Even when the economy is booming, the United States has trouble figuring out how to deal with homelessness. Now, with unemployment soaring and millions of Americans unable to pay their rent, solutions are more needed than ever.
I think it’s worth considering some of the ways Eugene, Oregon – a city of about 170,000 people – has approached this problem. A citywide effort to count the homeless in December 2019 found 2,165 people who were either sleeping in shelters or on the streets. With 432 homeless persons for every 100,000 residents, Eugene has the highest number of homeless per capita in the country. The national average is only 170. Despite a recent uptick, the total number of the homeless in Eugene fell between 2011 and 2016.
When I studied the mid-sized city’s approaches, three programs struck me as particularly promising. All of them are a result of the local government working with nonprofits and concerned residents to solve this daunting problem.
A local housing movement
Efforts to do more about homelessness in Eugene took shape during the Occupy movement, which began in New York City in 2011 to protest inequality and soon spread across the globe.
In December 2011, an Occupy encampment, located at a park in the middle of the city, hosted hundreds of the homeless, championing homelessness as the movement’s main cause in the city.
The camp triggered a citywide public debate over how to solve this problem. That debate, in turn, led to close collaboration between the city and county governments, neighborhood associations, local nonprofits and activists and the city’s homeless community. Besides providing services for the homeless, several innovative programs came out of this collaboration.
1. Occupy Medical
Being homeless is fraught with medical and health problems, from sleep deprivation to a high risk of becoming injured. Eugene’s Occupy Medical, a clinic with both mobile services and a permanent location, is staffed by volunteer doctors, nurses, nutritionists and other health professionals – and also offers services like basic grooming.
The clinic requires no insurance or even an identity card. Anyone seeking medical help is welcome on a no-questions-asked basis. “It’s more than just a free clinic,” the clinic manager explained during an interview I conducted. “It’s the model that we have of judgment-free, patient-centered care, integrated health, community involvement and recapturing your own body.”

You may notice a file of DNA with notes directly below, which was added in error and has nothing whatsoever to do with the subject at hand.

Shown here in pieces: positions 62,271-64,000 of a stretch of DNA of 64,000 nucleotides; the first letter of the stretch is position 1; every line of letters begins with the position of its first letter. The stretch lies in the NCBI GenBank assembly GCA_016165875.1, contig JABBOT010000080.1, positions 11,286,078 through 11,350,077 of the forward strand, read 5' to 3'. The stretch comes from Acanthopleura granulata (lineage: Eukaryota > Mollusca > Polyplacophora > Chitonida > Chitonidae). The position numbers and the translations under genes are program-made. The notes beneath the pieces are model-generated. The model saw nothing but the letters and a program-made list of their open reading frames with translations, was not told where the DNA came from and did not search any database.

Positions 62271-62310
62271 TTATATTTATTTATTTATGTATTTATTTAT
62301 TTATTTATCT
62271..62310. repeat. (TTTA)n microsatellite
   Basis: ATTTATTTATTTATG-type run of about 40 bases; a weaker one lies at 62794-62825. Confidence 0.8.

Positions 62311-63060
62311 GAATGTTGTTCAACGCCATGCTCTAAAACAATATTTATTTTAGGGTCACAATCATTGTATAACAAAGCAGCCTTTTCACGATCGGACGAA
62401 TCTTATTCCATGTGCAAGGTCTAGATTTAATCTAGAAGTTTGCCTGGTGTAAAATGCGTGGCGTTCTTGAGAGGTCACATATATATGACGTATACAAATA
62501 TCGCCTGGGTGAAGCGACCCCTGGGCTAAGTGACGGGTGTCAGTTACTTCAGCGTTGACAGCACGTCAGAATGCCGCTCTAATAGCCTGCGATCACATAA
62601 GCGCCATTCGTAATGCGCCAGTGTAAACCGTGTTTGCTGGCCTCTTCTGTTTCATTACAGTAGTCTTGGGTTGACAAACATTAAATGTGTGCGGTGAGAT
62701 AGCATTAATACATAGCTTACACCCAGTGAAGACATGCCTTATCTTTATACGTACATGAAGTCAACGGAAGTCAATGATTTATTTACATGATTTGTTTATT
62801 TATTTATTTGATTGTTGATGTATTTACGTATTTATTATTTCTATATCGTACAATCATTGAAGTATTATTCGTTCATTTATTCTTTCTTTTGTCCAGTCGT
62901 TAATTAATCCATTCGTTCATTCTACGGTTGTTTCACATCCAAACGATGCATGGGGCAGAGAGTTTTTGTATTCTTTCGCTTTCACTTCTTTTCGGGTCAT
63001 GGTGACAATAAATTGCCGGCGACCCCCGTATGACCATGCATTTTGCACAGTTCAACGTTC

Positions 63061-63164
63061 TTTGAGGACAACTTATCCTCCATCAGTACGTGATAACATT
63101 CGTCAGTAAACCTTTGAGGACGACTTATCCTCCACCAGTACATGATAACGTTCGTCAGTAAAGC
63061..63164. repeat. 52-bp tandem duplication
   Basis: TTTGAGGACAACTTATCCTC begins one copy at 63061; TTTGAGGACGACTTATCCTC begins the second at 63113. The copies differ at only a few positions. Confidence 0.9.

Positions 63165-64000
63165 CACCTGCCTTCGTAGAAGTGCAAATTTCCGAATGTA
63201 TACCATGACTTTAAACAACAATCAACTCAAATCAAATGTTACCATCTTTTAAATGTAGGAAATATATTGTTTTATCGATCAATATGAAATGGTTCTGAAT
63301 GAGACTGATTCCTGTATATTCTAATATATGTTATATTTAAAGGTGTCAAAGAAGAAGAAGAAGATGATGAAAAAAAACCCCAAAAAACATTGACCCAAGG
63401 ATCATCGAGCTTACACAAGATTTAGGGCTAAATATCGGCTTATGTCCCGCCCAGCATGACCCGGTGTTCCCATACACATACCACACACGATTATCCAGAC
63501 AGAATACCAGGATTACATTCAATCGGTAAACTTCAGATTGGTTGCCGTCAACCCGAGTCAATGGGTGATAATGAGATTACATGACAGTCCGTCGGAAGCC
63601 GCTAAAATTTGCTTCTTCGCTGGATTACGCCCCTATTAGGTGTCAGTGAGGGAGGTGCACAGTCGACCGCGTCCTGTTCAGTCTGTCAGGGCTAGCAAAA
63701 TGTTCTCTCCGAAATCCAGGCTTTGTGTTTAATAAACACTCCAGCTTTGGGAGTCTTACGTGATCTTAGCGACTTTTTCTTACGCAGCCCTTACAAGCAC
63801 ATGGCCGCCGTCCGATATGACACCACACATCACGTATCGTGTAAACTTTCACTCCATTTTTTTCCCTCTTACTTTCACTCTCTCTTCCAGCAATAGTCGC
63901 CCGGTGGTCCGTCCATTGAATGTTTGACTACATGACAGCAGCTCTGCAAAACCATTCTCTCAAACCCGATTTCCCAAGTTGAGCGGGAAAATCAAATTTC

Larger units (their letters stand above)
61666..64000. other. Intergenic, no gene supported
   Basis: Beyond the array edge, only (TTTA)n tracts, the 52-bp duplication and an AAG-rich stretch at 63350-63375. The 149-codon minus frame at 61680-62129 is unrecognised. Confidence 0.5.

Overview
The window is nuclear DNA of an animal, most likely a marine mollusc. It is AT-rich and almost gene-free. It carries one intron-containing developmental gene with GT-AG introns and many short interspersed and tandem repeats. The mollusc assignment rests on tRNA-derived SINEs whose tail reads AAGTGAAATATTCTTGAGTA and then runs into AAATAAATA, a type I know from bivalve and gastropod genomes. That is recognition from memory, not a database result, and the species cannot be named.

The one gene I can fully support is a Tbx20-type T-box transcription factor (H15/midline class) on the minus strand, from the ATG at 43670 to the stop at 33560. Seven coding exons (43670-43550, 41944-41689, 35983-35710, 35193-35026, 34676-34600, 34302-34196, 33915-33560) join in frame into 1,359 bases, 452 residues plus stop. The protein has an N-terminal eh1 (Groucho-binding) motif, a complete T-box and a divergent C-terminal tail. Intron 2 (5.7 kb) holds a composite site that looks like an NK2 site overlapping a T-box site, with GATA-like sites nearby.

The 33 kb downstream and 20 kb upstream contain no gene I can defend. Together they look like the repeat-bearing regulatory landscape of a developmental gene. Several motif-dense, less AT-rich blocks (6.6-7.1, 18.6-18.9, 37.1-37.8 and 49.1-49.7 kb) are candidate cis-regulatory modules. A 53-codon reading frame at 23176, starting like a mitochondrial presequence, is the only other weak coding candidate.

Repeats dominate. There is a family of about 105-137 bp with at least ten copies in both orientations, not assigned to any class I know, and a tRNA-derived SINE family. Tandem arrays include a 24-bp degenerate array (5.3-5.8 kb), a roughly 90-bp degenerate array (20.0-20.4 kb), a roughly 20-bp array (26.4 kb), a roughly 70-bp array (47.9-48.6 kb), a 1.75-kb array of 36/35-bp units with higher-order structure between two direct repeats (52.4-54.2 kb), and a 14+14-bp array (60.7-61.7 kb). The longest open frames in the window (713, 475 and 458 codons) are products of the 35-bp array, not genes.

2. ‘Rest Stops’
Eugene bans sleeping in public places, which can lead the homeless to spend their nights in nearby forests and along river banks. Its “Rest Stop” program, a collaboration between the local city government and nonprofits, offers safe temporary shelter for people to transition to more permanent lodging.
Eugene’s authorities provide land in parcels big enough to host up to 20 individuals in Conestoga Huts, hard-shelled, insulated tents that were locally designed and built. The huts are mobile and can not be connected to electricity, gas or running water. Occupants are allowed to stay for up to 12 months. During their stay, occupants are expected to get mental health services, apply for jobs and seek out affordable housing. Nonprofits fund and operate these places at no cost to taxpayers. No alcohol or drugs are allowed on the premises.
3. Tiny house villages
Tiny houses, free-standing homes that may or may not include kitchens and bathrooms and are only up to 400 square feet in size, are growing more popular. Villages of these diminutive homes reserved for the homeless are springing up everywhere from Seattle to Austin to Detroit.
Eugene led the way in 2013 with its Opportunity Village, building on the lessons it learned through the Rest Stop program. The village offered permanent housing structures with access to shared kitchen, bathroom and laundry facilities for 30 individuals.
Emerald Village Eugene expanded to offer 22 permanent, fully equipped houses that range in size from 160 to 288 square feet. Volunteers designed and built the structures and residents are maintaining them and the surrounding land, enforcing their own village code and screening future occupants. Individuals and families began moving into this village in 2018. Their payments of between US$250 and $350 per month cover all their housing, utilities and maintenance costs. The rent residents pay goes toward their purchase of a stake in the land and their homes. A third village of tiny houses in the nearby community of Cottage Grove will accommodate another 13 tiny houses people, following a similar model.
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